4. 4. EARTHQUAKE-RESISTANT DESIGN CONCEPTSPreface and AcknowledgementsThis document reflects very generous contributions of time and expertise onthe part of the many individuals who participated in the development of the2009 NEHRP Recommended Seismic Provisions for New Building and OtherStructures. The Building Seismic Safety Council (BSSC) is particularly gratefulto Ronald O. Hamburger, SE, PE, SECB, Senior Principal, Simpson Gumpertz andHeger, San Francisco, California. Not only did Mr. Hamburger serve as chairof the Provisions Update Committee responsible for both the 2003 and 2009editions of the Provisions, but he also drafted this report. The BSSC also wishesto acknowledge the conscientious support and assistance of Michael Mahoney,Geophysicist, FEMA, Mitigation Directorate, Building Science Branch, and theproject officer overseeing development of this introduction to the conceptspresented in the Provisions.FOREWORD, PREFACE AND ACKNOWLEDGEMENTS v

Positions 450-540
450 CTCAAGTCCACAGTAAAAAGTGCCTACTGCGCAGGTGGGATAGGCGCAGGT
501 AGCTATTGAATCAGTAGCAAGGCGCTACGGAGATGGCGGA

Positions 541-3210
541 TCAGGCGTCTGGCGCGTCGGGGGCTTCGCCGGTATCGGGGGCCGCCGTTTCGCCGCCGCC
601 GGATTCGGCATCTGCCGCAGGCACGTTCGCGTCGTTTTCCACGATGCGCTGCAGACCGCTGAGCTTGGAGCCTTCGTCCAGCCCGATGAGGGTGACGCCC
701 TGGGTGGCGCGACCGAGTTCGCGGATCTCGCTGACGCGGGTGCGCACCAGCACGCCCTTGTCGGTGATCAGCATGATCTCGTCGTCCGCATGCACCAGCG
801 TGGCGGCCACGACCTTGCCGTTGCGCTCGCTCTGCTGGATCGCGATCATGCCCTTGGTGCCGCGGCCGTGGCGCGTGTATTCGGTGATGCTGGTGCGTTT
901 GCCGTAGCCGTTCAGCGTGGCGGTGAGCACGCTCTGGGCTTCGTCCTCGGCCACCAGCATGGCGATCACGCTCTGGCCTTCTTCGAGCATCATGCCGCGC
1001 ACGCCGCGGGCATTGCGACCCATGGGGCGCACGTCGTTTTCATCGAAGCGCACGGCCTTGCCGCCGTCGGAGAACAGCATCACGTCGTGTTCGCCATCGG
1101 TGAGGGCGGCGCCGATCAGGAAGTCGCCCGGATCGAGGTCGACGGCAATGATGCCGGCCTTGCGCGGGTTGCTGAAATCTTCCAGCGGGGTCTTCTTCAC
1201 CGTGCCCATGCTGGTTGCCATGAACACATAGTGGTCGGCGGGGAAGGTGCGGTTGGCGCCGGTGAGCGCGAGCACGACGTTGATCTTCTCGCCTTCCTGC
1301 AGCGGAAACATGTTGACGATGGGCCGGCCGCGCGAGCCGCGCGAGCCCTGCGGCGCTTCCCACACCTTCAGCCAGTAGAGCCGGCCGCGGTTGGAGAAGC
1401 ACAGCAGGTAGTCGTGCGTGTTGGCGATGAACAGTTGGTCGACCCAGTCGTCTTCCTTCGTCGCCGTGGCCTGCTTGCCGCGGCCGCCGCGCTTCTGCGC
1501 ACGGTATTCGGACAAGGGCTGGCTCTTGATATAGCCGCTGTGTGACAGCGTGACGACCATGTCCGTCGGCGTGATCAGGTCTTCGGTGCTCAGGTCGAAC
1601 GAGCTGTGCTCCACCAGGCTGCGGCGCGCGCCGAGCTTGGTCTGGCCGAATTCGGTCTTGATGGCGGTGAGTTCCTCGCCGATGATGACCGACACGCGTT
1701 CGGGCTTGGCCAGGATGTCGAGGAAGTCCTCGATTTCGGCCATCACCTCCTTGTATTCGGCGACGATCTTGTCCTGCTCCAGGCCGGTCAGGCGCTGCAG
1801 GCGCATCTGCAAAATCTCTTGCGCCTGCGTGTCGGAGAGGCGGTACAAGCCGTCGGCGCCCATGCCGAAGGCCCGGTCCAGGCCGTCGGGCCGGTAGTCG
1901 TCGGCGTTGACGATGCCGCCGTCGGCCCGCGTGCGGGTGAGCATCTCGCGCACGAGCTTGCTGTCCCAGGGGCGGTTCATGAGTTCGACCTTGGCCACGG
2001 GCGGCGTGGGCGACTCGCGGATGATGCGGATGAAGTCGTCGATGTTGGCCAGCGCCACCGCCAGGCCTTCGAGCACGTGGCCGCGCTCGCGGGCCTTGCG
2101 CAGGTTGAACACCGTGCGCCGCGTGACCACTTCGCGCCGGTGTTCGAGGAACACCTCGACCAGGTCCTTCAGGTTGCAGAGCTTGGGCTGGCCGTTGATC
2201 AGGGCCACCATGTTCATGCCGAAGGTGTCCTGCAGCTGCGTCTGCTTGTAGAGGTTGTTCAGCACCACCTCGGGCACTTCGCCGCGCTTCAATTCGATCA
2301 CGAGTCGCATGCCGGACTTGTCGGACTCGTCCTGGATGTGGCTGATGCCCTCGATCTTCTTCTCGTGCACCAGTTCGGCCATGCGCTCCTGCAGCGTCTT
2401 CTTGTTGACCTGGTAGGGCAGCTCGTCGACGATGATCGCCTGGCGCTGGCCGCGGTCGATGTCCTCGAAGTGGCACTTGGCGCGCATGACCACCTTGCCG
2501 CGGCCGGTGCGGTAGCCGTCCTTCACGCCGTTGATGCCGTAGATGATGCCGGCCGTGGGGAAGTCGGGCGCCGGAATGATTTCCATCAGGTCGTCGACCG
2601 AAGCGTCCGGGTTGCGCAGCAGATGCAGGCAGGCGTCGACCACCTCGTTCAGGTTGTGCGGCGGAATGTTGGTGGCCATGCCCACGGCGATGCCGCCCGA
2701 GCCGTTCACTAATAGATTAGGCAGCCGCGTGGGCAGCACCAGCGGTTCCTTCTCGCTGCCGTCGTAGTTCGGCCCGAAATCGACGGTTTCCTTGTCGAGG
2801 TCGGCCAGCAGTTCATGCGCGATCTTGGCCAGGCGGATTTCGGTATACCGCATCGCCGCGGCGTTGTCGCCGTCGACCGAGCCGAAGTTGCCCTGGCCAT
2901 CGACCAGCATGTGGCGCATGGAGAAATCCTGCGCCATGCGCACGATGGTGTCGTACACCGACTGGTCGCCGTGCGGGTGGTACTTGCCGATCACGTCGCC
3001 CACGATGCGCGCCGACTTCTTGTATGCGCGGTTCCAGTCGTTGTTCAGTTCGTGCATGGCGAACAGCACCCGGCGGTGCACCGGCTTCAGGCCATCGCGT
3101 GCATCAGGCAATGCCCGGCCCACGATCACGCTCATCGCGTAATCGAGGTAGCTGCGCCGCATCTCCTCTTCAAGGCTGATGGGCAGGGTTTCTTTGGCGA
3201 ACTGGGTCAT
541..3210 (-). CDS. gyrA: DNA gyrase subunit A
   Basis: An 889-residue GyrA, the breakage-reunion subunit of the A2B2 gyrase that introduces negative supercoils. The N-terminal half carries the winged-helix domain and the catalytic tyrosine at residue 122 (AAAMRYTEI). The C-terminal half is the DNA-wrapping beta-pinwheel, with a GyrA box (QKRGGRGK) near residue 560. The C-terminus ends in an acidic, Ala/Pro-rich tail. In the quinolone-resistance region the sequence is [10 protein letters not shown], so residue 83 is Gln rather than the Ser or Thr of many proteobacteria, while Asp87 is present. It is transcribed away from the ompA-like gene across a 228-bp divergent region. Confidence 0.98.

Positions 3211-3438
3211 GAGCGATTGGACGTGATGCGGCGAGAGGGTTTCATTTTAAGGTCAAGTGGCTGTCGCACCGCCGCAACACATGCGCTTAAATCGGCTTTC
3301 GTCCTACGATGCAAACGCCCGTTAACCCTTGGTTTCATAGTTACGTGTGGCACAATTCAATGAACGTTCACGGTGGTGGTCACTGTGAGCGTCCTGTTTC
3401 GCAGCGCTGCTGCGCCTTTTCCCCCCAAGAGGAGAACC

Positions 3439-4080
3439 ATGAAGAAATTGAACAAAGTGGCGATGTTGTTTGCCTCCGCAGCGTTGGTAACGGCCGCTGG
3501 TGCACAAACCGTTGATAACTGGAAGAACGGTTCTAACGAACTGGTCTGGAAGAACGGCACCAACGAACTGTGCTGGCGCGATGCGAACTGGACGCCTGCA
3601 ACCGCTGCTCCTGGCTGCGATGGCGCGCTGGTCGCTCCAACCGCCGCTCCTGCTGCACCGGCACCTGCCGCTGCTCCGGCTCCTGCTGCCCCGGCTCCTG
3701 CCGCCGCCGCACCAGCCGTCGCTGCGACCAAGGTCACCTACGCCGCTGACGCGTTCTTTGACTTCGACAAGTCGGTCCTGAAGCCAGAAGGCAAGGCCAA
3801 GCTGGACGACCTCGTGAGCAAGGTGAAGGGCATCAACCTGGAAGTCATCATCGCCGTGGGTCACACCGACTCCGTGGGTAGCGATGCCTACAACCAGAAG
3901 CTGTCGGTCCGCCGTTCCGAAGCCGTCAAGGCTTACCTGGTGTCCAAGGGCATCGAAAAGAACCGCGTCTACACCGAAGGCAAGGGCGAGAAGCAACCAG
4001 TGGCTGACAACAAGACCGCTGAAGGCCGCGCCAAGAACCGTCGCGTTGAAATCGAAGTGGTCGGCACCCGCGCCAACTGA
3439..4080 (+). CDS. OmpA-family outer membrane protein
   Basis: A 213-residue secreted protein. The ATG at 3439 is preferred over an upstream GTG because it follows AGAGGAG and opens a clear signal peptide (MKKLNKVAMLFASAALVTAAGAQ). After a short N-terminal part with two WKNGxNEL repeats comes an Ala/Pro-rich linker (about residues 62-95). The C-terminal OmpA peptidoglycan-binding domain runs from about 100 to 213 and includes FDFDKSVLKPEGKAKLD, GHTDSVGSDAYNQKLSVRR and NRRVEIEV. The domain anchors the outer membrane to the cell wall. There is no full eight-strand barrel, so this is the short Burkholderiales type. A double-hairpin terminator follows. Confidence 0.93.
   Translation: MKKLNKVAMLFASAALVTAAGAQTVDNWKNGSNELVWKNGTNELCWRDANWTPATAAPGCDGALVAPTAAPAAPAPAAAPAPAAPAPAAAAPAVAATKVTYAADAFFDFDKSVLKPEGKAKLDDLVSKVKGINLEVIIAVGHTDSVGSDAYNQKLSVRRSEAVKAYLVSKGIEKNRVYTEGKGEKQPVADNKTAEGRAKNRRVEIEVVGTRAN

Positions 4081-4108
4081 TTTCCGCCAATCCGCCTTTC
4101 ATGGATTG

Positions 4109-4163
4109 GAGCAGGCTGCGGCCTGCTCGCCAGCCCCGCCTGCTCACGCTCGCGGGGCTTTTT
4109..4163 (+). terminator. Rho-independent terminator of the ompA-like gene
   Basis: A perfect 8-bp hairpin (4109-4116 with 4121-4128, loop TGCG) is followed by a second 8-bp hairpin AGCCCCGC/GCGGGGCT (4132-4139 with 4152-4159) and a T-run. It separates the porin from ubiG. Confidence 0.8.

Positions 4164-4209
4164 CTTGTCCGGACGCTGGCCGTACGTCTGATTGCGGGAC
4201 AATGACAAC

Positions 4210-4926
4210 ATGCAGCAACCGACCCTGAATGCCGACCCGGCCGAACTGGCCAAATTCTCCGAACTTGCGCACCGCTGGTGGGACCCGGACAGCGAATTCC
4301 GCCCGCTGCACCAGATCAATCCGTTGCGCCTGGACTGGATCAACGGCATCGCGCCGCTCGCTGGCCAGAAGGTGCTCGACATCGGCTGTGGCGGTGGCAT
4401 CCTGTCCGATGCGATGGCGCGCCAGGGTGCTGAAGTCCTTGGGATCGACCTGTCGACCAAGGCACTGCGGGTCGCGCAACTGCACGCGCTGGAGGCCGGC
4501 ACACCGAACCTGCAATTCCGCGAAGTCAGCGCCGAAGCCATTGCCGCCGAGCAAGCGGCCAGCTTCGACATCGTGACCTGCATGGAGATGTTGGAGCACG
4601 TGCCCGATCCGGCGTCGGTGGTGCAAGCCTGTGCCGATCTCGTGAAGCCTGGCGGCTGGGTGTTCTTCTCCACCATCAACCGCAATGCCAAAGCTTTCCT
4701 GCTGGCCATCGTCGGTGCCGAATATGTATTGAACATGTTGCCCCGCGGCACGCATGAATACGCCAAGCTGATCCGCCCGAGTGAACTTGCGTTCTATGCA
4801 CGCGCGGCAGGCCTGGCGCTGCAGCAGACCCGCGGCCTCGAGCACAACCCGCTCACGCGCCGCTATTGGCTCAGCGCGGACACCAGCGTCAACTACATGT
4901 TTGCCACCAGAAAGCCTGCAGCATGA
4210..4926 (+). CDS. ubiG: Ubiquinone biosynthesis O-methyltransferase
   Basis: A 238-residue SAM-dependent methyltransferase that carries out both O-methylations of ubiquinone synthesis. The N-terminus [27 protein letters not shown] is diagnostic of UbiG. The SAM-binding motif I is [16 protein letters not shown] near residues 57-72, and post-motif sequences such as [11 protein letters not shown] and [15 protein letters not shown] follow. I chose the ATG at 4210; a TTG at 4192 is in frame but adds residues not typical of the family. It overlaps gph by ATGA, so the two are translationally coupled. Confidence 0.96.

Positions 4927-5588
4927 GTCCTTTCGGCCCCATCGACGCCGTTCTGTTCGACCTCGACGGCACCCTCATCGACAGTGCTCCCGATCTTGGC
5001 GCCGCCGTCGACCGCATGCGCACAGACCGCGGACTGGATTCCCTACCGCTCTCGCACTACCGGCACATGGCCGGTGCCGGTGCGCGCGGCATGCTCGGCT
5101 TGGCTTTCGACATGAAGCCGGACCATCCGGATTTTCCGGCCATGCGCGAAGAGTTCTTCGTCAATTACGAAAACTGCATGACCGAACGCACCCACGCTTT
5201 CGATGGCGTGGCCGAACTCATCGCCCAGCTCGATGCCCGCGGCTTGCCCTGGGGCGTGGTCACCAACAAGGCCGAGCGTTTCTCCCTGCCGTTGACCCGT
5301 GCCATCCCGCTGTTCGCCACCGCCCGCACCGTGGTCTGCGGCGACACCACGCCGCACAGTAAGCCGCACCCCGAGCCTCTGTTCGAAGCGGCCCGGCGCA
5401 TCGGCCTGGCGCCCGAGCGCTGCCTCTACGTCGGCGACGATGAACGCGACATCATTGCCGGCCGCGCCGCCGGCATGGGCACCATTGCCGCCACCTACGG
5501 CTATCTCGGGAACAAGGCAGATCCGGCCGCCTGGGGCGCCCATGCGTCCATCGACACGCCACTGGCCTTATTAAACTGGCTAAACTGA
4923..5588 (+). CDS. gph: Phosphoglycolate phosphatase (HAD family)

5. 5. EARTHQUAKE-RESISTANT DESIGN CONCEPTSTable of ContentsForward . . . . . . . . . . . . . . . . . . . . . . . . . . . . . . . . . . . . . . . . . . . . . . . . . . . . . . . . . . . . . . . . . . . . . . . . . iiiPreface and Acknowledgements . . . . . . . . . . . . . . . . . . . . . . . . . . . . . . . . . . . . . . . . . . . . . . . . vExecutive Summary . . . . . . . . . . . . . . . . . . . . . . . . . . . . . . . . . . . . . . . . . . . . . . . . . . . . . . . . . . . . . 1Chapter 1 | The U.S. Building Regulatory Process and Its Approach to Seismic Risk 3 1.1 Model Building Codes . . . . . . . . . . . . . . . . . . . . . . . . . . . . . . . . . . . . . . . . . . . . . . . . . . . . . . . 4 1.2 Consensus Standards . . . . . . . . . . . . . . . . . . . . . . . . . . . . . . . . . . . . . . . . . . . . . . . . . . . . . . . . . 5 1.3 Code Adoption and Enforcement . . . . . . . . . . . . . . . . . . . . . . . . . . . . . . . . . . . . . . . . . . . . . . 6 1.4 The NEHRP and the NEHRP Recommended Seismic Provisions . . . . . . . . . . . . . . . . . . . . 7Chapter 2 | Seismic Risk and Performance 2.1 Basic Concepts . . . . . . . . . . . . . . . . . . . . . . . . . . . . . . . . . . . . . . . . . . . . . . . . . . . . . . . . . . . . . 13 2.2 Acceptable Risk . . . . . . . . . . . . . . . . . . . . . . . . . . . . . . . . . . . . . . . . . . . . . . . . . . . . . . . . . . . . . 13 2.3 Geologic Earthquake Effects . . . . . . . . . . . . . . . . . . . . . . . . . . . . . . . . . . . . . . . . . . . . . . . . . . 14 2.4 Seismic Hazard Analysis . . . . . . . . . . . . . . . . . . . . . . . . . . . . . . . . . . . . . . . . . . . . . . . . . . . . . 20Chapter 3 | Design and Construction Features Important to Seismic Performance 3.1 Stable Foundations . . . . . . . . . . . . . . . . . . . . . . . . . . . . . . . . . . . . . . . . . . . . . . . . . . . . . . . . . . 35 3.2 Continuous Load Path . . . . . . . . . . . . . . . . . . . . . . . . . . . . . . . . . . . . . . . . . . . . . . . . . . . . . . 36 3.3 Adequate Stiffness and Strength . . . . . . . . . . . . . . . . . . . . . . . . . . . . . . . . . . . . . . . . . . . . . . . 37 3.4 Regularity . . . . . . . . . . . . . . . . . . . . . . . . . . . . . . . . . . . . . . . . . . . . . . . . . . . . . . . . . . . . . . . . . 38 3.5 Redundancy . . . . . . . . . . . . . . . . . . . . . . . . . . . . . . . . . . . . . . . . . . . . . . . . . . . . . . . . . . . . . . . 39 3.6 Ductility and Toughness . . . . . . . . . . . . . . . . . . . . . . . . . . . . . . . . . . . . . . . . . . . . . . . . . . . . . . 40 3.7 Ruggedness . . . . . . . . . . . . . . . . . . . . . . . . . . . . . . . . . . . . . . . . . . . . . . . . . . . . . . . . . . . . . . . 41Chapter 4 | Buildings, Structures, and Nonstructural Components 4.1 Buildings . . . . . . . . . . . . . . . . . . . . . . . . . . . . . . . . . . . . . . . . . . . . . . . . . . . . . . . . . . . . . . . . . . 43 4.1.1 Structural Systems . . . . . . . . . . . . . . . . . . . . . . . . . . . . . . . . . . . . . . . . . . . . . . . . . . . . . 43 4.1.2 Nonstructural Components . . . . . . . . . . . . . . . . . . . . . . . . . . . . . . . . . . . . . . . . . . . . . 48 4.2 Nonbuilding Structures . . . . . . . . . . . . . . . . . . . . . . . . . . . . . . . . . . . . . . . . . . . . . . . . . . . . . . 49 4.3 Protective Systems . . . . . . . . . . . . . . . . . . . . . . . . . . . . . . . . . . . . . . . . . . . . . . . . . . . . . . . . . 51 4.4 Existing Buildings and Structures . . . . . . . . . . . . . . . . . . . . . . . . . . . . . . . . . . . . . . . . . . . . . . 52Chapter 5 | Design Requirements 5.1 Seismic Design Categories . . . . . . . . . . . . . . . . . . . . . . . . . . . . . . . . . . . . . . . . . . . . . . . . . . . 57 5.2 Site Class . . . . . . . . . . . . . . . . . . . . . . . . . . . . . . . . . . . . . . . . . . . . . . . . . . . . . . . . . . . . . . . . . 60 5.3 Design Ground Motion . . . . . . . . . . . . . . . . . . . . . . . . . . . . . . . . . . . . . . . . . . . . . . . . . . . . . . 66 5.4 Structural System Selection . . . . . . . . . . . . . . . . . . . . . . . . . . . . . . . . . . . . . . . . . . . . . . . . . . . 70 5.5 Configuration and Regularity . . . . . . . . . . . . . . . . . . . . . . . . . . . . . . . . . . . . . . . . . . . . . . . . . 73TABLE OF CONTENTS vii